Cesspools cited for bay pollution

07/02/2010 12:00 AM |

The Peconic baykeeper is calling for new regulations to require waterfront homeowners to update their cesspool systems, which he cites as a main source of pollution in local waterways, such as Cutchogue Harbor.

Suffolk County’s bays are polluted by nitrogen and one main reason is
the outdated household cesspools all around them, says Kevin
McAllister, head of the non-profit environmental advocacy group Peconic

little over a year after he released a report advocating the complete
shutdown of winter flounder fishing due to what he called dangerously
depleted stocks, Mr. McAllister recently distributed another “Baywatch”
report to lawmakers that focuses on nitrogen pollution in the bays.

and runoff are problems that have been largely ignored on the
legislative front,” he said in an interview Monday. Pollution caused by
runoff has been addressed slowly by municipalities because of a mandate
from the Environmental Protection Agency under the Clean Water Act. But
underground cesspools are the “elephant in the room,” he said.

a monumental problem which is very complex and costly to fix,” Mr.
McAllister said. “It’s easier for government to stay status quo and
ignore the problem.”

In older cesspools, septic tanks collect
solids, and the contaminated water flows onto a leaching pit and then
through the soil, which filters the water before it reaches

“During this process, soils act as a natural
filter, straining out much of the bacteria,” Mr. McAllister wrote in
his report. “Unfortunately, nitrogen, unlike bacteria, moves easily
through the soil, leaching into our groundwater and, ultimately, into
our rivers, ponds, and bays where it can trigger rapid water quality

Mr. McAllister wants lawmakers to make it a priority
to require homeowners, especially those near the water, to update their
cesspools to systems such as the Ruck septic system. Ruck, a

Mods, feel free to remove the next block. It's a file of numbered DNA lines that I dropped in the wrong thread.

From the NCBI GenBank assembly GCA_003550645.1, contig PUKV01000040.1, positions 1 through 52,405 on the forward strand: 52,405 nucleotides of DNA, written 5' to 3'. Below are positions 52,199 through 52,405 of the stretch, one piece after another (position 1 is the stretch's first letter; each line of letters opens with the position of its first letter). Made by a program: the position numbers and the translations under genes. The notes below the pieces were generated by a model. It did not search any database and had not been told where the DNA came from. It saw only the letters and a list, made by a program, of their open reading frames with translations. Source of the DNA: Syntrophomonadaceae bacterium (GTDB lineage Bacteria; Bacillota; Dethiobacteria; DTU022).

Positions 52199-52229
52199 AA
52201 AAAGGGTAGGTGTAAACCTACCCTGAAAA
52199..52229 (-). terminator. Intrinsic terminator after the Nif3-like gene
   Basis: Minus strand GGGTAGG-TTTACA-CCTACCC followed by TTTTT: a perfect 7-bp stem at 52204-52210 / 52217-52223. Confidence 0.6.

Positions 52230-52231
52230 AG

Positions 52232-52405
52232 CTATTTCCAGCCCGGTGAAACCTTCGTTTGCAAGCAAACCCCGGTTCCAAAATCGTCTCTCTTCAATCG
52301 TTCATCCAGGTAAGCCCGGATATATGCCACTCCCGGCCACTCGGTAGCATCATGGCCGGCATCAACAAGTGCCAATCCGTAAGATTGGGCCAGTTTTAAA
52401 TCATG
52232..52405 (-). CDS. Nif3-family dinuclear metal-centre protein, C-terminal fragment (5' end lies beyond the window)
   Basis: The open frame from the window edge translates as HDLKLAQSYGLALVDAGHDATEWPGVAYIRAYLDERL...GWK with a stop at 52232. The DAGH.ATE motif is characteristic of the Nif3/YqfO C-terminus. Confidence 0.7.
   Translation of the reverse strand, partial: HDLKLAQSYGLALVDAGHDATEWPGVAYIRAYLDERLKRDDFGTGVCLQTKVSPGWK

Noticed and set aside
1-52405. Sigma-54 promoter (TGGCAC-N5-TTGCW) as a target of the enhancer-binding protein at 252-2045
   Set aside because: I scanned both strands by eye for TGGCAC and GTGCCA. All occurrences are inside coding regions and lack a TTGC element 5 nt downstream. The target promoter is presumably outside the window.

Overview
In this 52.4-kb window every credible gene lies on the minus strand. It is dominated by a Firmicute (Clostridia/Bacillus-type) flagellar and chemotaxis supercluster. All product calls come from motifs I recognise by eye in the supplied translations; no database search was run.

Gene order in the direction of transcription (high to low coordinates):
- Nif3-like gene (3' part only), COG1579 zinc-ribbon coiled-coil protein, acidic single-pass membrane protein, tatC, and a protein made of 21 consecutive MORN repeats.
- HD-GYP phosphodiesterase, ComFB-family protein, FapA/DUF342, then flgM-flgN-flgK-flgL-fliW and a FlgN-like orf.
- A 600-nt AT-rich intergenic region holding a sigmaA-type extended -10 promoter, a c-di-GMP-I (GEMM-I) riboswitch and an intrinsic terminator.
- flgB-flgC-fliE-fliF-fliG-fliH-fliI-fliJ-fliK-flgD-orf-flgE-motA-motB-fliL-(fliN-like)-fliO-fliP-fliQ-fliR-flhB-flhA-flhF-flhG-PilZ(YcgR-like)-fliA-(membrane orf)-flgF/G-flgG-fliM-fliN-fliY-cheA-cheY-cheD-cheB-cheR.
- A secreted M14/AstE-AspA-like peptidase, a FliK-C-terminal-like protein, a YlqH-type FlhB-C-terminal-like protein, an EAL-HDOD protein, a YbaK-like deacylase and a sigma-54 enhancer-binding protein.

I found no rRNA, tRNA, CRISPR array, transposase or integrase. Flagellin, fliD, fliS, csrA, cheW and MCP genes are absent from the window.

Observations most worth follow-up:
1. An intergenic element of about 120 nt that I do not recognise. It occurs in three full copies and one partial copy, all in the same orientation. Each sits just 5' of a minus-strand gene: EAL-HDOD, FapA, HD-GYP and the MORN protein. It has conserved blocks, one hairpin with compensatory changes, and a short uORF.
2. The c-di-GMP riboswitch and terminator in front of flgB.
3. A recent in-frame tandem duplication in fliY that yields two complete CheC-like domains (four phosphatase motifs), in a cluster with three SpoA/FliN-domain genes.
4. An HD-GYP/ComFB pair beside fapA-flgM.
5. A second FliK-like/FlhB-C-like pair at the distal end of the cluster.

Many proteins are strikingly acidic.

Massachusets-based company, makes systems that separate washwater from
toilet water. The washwater flows directly into a septic tank and then
on to a leaching pit, but the toilet water flows through a separate
septic tank into a special filter with layers of sand and cloth before
reaching the leaching pit. The process is supposed to help with
de-nitrification of the water before it reaches groundwater, according
to Ruck’s website. This system costs about $7,200 to install for a
three-bedroom home, compared to about $4,600 for a traditional system.

McAllister also wants the county to impose stricter rules for onsite
wastewater management. Many septic systems installed in the late ’70s
are not up to current septic codes, he added.

“Antiquated cesspools do little for de-nitrification,” he said.

Department of Environmental Conservation has placed Great South Bay and
Shinnecock Bay, both of which have had brown tide blooms linked to
elevated nitrogen levels, on the “impaired waters” list, according to
the report. Though waste from geese and other wildlife contributes to
pollution, Mr. McAllister said, septic issues are the bigger problem.

is a very challenging and complex issue and won’t be fixed overnight,
but I encourage lawmakers to begin the steps to formulate regulations
as it relates to septics,” he said. “It comes down to political will.”

states, such as Massachusetts and New Jersey, are leading the way on
wastewater management on both regulatory and technological fronts,
according to Mr. McAllister’s report. New Jersey, for example, requires
anyone with a cesspool to have at least 3.2 acres of land to adequately
dilute the nitrates. And if a property does not have that kind of
acreage, then the best available technologies in wastewater treatment
should be required, Mr. McAllister said.

Suffolk County
Legislator Ed Romaine, in an interview Tuesday, agreed that wastewater
management on the East End is in desperate need of reform. He said that
the Forge River in Mastic, once fertile and fish-filled and now
considered to be polluted beyond repair, is the poster child for the
need of reform.

“There are lots of houses on small lots, and
they all have cesspools,” Mr. Romaine said of the polluted river. “And
with the duck farm sitting there all those years, everything has a
cumulative effect, and the river starts to die.”

Mr. Romaine
said he is looking at different ways the county can begin cesspool
reform, such as requiring those with cesspools near water to pump put
every three or four years and to provide homeowners grants or tax
credits to upgrade outdated or failing septic systems. He is also
looking at what other jurisdictions are doing to improve wastewater

“I was in Flanders just yesterday, and with all the
beach erosion, I saw a cesspool sticking out on the beach,” he said.
“Every time that guy flushes his toilet, you know exactly where it’s
going — right into the bay. Our waters are not getting any better. I
remember swimming in the Great South Bay as a kid, and that same clear
spot is murky today. We don’t want to wait for that tipping point when
it starts dying. Nitrogen levels clearly help contribute to that.”

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